API data on U.S. oil stockpiles in focus; oil prices have reversed most gains since Dec. 1.
Oil prices recovered modestly from three-month lows on Tuesday, with concerns persisting about rising U.S. inventories and few clear signs that OPEC will extend supply curbs beyond June.
The immediate focus for investors is Tuesday's data from the American Petroleum Institute (API) about U.S. crude and product stockpiles after a bigger-than-expected climb in last week's report. Analysts see a further, albeit smaller, rise this time.
"Right now, the direction of travel is more important than the absolute level," said Harry Tchilinguirian, global head of commodity strategy at BNP Paribas, citing concerns that OPEC-led cuts lasting from January to June had not halted the build.
By 1052 GMT, Brent futures had risen 35 cents to $51.70 a barrel, after sliding on Monday to $50.85, their lowest level since Dec. 1.
U.S. crude rose 27 cents to $48.67 a barrel, after dipping in the previous session to $47.90, its lowest since November.
"This week is crucial to give us an idea of where prices will be for the rest of the year - all eyes will be on API data later, and a sniff of another big crude build and down we go towards $45," said Matt Stanley, commodities broker at Freight Investor Services.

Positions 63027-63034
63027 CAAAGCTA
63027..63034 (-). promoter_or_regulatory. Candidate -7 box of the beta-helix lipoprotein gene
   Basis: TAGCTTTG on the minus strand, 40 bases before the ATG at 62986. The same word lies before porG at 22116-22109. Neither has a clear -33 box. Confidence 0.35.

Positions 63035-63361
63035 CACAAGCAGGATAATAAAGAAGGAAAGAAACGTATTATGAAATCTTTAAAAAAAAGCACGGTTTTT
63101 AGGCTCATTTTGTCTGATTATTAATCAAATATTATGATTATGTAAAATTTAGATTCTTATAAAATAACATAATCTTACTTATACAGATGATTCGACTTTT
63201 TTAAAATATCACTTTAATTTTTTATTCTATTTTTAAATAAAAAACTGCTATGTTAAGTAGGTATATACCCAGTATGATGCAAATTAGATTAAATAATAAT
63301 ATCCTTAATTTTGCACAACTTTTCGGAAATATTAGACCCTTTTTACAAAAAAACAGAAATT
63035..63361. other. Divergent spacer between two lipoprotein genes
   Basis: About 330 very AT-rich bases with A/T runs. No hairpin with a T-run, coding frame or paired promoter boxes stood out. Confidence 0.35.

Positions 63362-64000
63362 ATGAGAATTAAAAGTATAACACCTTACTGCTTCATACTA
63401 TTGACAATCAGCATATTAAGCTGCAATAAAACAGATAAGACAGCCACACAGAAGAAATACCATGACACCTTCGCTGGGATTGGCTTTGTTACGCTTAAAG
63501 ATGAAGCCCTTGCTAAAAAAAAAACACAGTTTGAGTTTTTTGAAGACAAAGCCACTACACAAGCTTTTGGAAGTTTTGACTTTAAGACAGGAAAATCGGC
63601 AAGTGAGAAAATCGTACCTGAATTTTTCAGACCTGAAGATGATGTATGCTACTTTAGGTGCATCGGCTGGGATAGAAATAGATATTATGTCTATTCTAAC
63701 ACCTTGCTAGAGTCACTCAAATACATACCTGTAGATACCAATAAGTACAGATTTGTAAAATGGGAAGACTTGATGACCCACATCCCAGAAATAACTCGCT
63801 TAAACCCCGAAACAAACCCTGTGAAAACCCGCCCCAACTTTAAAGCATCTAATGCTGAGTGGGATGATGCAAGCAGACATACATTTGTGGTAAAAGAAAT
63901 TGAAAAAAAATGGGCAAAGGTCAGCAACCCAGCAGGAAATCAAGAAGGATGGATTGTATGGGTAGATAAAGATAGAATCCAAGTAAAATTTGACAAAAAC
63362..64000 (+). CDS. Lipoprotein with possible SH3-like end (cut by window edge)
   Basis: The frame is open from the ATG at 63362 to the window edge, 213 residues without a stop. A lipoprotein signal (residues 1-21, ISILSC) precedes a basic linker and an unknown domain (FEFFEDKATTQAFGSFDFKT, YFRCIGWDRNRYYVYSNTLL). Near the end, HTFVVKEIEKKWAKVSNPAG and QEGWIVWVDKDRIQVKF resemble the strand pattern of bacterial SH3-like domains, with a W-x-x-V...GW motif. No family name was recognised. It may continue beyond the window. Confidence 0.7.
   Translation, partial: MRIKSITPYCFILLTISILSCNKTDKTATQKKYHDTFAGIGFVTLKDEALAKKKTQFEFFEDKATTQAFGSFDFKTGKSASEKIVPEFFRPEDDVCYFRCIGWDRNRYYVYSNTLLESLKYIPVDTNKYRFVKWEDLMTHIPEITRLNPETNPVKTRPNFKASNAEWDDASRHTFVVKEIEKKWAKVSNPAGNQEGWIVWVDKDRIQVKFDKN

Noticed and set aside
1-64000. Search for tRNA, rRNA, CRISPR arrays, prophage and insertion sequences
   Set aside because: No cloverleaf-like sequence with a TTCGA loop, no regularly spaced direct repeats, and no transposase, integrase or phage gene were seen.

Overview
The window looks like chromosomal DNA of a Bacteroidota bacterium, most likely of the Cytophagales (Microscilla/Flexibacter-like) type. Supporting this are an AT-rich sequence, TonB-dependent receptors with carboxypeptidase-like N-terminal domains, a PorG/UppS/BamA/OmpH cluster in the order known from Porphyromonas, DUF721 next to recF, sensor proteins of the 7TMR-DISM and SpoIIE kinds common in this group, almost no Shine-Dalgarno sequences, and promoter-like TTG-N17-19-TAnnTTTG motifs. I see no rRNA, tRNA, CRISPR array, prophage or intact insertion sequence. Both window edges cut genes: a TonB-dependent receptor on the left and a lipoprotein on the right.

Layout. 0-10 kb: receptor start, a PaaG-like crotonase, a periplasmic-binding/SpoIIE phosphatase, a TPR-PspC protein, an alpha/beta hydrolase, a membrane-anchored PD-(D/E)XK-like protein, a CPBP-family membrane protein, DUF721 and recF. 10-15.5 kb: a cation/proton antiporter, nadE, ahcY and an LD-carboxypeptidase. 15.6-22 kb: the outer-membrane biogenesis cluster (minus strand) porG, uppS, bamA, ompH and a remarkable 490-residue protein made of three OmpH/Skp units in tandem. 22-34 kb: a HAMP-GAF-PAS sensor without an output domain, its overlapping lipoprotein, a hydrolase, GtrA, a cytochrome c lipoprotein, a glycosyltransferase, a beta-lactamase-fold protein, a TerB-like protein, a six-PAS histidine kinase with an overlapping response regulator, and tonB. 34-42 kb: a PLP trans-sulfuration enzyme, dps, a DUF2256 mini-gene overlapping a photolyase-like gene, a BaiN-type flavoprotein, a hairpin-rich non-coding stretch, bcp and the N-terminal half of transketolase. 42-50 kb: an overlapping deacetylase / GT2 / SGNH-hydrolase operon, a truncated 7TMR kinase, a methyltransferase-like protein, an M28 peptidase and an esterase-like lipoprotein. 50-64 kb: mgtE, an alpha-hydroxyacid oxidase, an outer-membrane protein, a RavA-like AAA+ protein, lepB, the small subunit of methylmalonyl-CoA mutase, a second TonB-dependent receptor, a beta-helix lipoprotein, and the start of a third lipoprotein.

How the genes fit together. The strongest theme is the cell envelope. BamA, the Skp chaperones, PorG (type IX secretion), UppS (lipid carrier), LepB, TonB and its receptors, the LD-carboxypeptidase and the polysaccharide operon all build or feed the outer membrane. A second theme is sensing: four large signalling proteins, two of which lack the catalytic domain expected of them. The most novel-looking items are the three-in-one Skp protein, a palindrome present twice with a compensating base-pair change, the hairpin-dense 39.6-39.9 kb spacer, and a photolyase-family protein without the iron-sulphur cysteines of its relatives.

Investors will also be watching OPEC's monthly report to be released on Tuesday, followed by a report from the International Energy Agency on global supply and demand on Wednesday.
Crude prices have erased most of the gains made since the Organization of the Petroleum Exporting Countries announced supply curbs on Nov. 30, followed in December by an announcement that a number of non-OPEC producers would join the cuts.
OPEC has said the supply cuts aim to stabilise prices and draw down global inventories. Investors are now looking for indications that OPEC will extend its reductions beyond June.
Saudi ally Kuwait said on Monday it would support an extension of the global deal.
"It will speed up rebalancing of the market and will help bring prices to acceptable levels for oil-producing nations and the industry in general," the Gulf state's oil minister, Essam al-Marzouq, told the state news agency.
But Saudi Arabia, the world's biggest oil exporter
and which has cut even more production than it had pledged in the OPEC deal, has yet to indicate clearly whether it is ready to extend.
By Edmund Blair